Academic journal article Shakespeare Bulletin

The Hispanic Golden Age Season at the Royal Shakespeare Company

Academic journal article Shakespeare Bulletin

The Hispanic Golden Age Season at the Royal Shakespeare Company

Article excerpt

The Dog in the Manger, by Lope de Vega Presented by The Royal Shakespeare Company at the Swan Theatre, Stratford-upon-Avon. April 14-October 2, 2004. Directed by Laurence Boswell. Translated by David Johnston. Set and costumes designed by Es Devlin. Lighting designed by Ben Ormerod. Music composed by Ilona Sekacz. Sound designed by Tim Oliver. Choreography by Heather Habens.

Tamar's Revenge, by Tirso de Molina Presented by The Royal Shakespeare Company at the Swan Theatre, Stratford-upon-Avon. April 28-October 2, 2004. Directed by Simon Usher. Translated by James Fenton. Designed by Delia Peel. Lighting designed by Ben Ormerod. Music composed by Neil McArthur. Sound designed by Mike Compton. Movement by Gaby Agis. Fights directed by James Chalmers.

House of Desires, by Sor Juana Ines de la Cruz Presented by The Royal Shakespeare Company at the Swan Theatre, Stratford-upon-Avon. June 30-October 1, 2004. Directed by Nancy Meckler. Translated by Catherine Boyle. Designed by Katrina Lindsay. Lighting designed by Ben Ormerod. Music composed by Ilona Sekacz. Sound designed by Liz Ranken. Fights directed by Malcolm Ranson.

Pedro, The Great Pretender, by Miguel de Cervantes. Presented by The Royal Shakespeare Company at the Swan Theatre, Stratford-upon-Avon. September 1-30, 2004. Directed by Mike Alfreds. Translated by Philip Osment. Designed by Rae Smith. Lighting designed by Ben Ormerod. Music composed by Ilona Sekacz. Choreography by Leah Hausman.

Building on the success of the previous Jacobean Season, the RSC continued its investigation of Shakespeare's contemporaries in the 2004 repertoire, under the artistic direction of Laurence Boswell, with a cluster of Hispanic plays from the Spanish Golden Age (c. 1580-1681): Lope de Vega's dark comedy, The Dog in the Manger (1613); Tirso de Molina's Biblical tragedy, Tamar's Revenge: A Tale of Rape and Retribution (1621); Sor Juana Ines de la Cruz's romantic farce, House of Desires (1683); and the world premiere of Cervantes's experimental play, Pedro, the Great Pretenden. The Tricks of a Chameleon (1615).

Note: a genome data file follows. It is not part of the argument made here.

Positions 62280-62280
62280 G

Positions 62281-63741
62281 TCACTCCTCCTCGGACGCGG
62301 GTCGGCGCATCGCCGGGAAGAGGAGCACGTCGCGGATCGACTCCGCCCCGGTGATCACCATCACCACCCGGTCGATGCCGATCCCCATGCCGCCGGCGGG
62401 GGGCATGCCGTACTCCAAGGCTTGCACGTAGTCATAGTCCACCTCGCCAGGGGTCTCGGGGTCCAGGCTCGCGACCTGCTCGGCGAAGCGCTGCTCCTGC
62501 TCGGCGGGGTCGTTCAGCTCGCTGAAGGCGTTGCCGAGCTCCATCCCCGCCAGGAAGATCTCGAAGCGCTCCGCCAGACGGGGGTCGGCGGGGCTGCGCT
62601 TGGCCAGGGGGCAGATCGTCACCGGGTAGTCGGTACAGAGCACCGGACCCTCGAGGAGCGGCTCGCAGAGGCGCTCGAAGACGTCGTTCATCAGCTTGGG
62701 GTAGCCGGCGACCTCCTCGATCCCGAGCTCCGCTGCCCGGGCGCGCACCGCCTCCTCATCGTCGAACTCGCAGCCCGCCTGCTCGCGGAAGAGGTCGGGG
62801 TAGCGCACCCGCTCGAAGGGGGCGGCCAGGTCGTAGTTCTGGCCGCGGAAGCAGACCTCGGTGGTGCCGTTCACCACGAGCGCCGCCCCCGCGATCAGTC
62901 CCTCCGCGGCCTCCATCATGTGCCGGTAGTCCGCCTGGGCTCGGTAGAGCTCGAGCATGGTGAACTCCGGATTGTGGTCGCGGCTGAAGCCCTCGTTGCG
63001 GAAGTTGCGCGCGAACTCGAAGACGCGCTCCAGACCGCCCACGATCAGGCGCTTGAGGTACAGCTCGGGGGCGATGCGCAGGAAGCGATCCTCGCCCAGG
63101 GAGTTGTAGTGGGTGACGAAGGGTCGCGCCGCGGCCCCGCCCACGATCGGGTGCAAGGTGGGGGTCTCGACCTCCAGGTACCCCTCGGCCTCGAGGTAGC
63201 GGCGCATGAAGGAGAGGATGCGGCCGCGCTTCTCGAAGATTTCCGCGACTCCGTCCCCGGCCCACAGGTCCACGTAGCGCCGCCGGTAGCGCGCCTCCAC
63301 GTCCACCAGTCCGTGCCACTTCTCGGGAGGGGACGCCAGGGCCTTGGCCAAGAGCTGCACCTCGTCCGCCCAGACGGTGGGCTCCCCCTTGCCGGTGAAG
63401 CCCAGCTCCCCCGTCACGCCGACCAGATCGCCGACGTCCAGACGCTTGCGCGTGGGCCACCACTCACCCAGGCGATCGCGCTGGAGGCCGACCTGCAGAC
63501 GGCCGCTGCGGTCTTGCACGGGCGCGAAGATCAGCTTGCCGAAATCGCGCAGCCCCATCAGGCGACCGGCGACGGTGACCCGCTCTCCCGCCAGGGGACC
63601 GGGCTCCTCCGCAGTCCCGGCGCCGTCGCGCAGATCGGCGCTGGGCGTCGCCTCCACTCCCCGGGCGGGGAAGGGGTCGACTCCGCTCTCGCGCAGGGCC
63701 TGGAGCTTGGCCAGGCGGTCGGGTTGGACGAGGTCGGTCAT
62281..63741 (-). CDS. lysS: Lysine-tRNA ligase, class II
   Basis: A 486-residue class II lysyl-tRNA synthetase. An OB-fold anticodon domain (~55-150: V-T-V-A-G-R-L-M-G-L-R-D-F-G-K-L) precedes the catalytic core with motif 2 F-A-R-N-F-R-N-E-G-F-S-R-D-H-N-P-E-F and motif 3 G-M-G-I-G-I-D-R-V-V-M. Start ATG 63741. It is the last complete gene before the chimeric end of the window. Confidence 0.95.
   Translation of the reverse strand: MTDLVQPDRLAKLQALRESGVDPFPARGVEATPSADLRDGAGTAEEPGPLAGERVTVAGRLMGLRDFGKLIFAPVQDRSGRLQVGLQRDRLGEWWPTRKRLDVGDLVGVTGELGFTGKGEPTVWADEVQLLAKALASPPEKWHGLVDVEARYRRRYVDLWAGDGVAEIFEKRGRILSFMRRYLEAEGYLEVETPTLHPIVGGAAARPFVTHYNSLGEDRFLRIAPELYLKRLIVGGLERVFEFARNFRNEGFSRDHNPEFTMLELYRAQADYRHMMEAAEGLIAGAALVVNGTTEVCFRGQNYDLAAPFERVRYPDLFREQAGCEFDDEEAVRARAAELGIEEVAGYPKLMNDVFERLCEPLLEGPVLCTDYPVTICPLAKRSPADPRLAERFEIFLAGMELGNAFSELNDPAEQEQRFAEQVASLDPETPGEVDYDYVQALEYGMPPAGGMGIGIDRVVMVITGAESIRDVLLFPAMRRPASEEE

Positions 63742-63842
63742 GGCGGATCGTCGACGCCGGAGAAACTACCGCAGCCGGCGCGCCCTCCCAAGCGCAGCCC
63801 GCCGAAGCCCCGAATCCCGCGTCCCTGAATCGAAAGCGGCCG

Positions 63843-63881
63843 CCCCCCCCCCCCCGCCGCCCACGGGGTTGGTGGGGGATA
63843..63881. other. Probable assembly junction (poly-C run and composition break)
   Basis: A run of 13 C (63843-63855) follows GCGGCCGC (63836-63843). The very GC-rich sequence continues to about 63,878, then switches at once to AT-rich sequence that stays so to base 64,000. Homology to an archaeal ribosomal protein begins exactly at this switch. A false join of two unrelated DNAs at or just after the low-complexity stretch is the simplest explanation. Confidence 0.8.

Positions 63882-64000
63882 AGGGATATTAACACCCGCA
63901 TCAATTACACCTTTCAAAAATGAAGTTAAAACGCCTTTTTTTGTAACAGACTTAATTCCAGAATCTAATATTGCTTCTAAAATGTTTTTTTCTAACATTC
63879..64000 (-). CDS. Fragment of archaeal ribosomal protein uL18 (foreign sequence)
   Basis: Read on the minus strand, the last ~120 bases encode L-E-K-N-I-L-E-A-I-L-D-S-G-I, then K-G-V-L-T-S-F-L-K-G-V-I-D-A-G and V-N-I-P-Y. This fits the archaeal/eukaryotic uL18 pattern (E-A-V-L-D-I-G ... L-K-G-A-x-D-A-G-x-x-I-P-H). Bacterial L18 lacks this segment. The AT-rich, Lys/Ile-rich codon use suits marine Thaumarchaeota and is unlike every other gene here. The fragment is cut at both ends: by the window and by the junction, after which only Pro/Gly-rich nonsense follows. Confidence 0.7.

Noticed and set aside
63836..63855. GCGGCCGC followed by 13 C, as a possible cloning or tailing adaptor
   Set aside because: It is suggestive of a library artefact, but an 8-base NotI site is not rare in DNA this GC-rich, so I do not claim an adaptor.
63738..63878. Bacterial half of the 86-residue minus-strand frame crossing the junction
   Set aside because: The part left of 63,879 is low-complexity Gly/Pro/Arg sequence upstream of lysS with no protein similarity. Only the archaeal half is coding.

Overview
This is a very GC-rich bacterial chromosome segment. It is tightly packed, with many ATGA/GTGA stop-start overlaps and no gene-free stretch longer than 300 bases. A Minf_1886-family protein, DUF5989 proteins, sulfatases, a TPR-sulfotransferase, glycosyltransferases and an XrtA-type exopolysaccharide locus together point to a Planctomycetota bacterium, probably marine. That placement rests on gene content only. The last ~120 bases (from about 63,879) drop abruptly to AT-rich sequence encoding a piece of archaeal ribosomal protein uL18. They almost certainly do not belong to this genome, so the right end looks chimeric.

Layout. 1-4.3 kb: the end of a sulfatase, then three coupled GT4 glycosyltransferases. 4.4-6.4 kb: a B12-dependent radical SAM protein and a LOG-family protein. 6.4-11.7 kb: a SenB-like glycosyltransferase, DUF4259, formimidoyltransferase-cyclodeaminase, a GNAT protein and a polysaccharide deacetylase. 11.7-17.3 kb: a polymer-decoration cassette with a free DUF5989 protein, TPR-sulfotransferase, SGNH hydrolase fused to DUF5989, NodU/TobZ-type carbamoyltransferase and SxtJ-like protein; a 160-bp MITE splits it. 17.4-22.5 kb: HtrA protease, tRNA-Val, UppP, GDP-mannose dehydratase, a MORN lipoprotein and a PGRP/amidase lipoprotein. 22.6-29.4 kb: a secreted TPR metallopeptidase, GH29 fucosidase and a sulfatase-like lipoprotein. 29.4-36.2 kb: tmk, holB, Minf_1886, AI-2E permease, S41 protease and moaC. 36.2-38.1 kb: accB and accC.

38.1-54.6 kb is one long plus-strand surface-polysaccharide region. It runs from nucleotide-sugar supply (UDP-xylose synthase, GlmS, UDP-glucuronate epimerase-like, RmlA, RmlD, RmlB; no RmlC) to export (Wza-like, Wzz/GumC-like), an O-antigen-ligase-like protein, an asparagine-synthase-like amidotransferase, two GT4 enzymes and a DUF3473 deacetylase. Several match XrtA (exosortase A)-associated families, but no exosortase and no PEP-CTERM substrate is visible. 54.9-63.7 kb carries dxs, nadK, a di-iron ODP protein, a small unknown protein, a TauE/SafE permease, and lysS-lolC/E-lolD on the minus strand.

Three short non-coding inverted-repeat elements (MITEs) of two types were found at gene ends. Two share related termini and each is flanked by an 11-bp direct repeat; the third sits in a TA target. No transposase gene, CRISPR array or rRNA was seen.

Four productions, four directing styles, four types of plays including a world premiere. Most enduring, at the end of the day, was the sort of inter-performance-textuality that had evolved among the productions thanks to an ensemble of actors who inspired poignant moments of theatrical deja vu throughout the season. The casting in many instances echoed the early modern formula whereby actors were hired to perform certain roles across the board: pairs of lovers played against one another in subsequent mises en scene, thereby setting the stage for multiple reviewings of the epic subjects of love and honor, manifested most frequently as the conflict between instinctual desires and socially defined roles.

Lope's Dog in the Manger shows curious affinities with Twelfth Night. Malvolio's pronouncement--"Some are born great, some achieve greatness, and some have greatness thrust upon 'em"--best describes the comic "resolution" of Lope's play. Dog's sense of an ending is dependent upon the invention of a noble lineage for the lower-class secretary Teodoro (Joseph Millson), concocted by his own lackey Tristan (played brilliantly with commedia dell'arte timing and physicality by the RSC's up-and-coming comic star, Simon Trinder), so that the servant could marry his smitten but volatile--dog in the manger--mistress, the Countess Diana (Rebecca Johnson), without jeopardizing her reputation. If, on the face of it, the plot turns on passion in its various manifestations--love, jealousy, and vengeance in potentia--the underlying dramatic conflict is motivated by honor, the blockbuster material prescribed by Lope in his tongue-in-cheek and anti-classical New Art for Writing Plays in this Time (1609). The loss of honor was equivalent to the loss of life itself; Iago's retort to Cassio, "You have lost no reputation at all unless you repute yourself such a loser," would not be an accurate assessment of the invulnerability of one's self-esteem within Spain's social collective, whose foundations depended upon both a man's estimation of his personal worth and society's recognition of that claim. …

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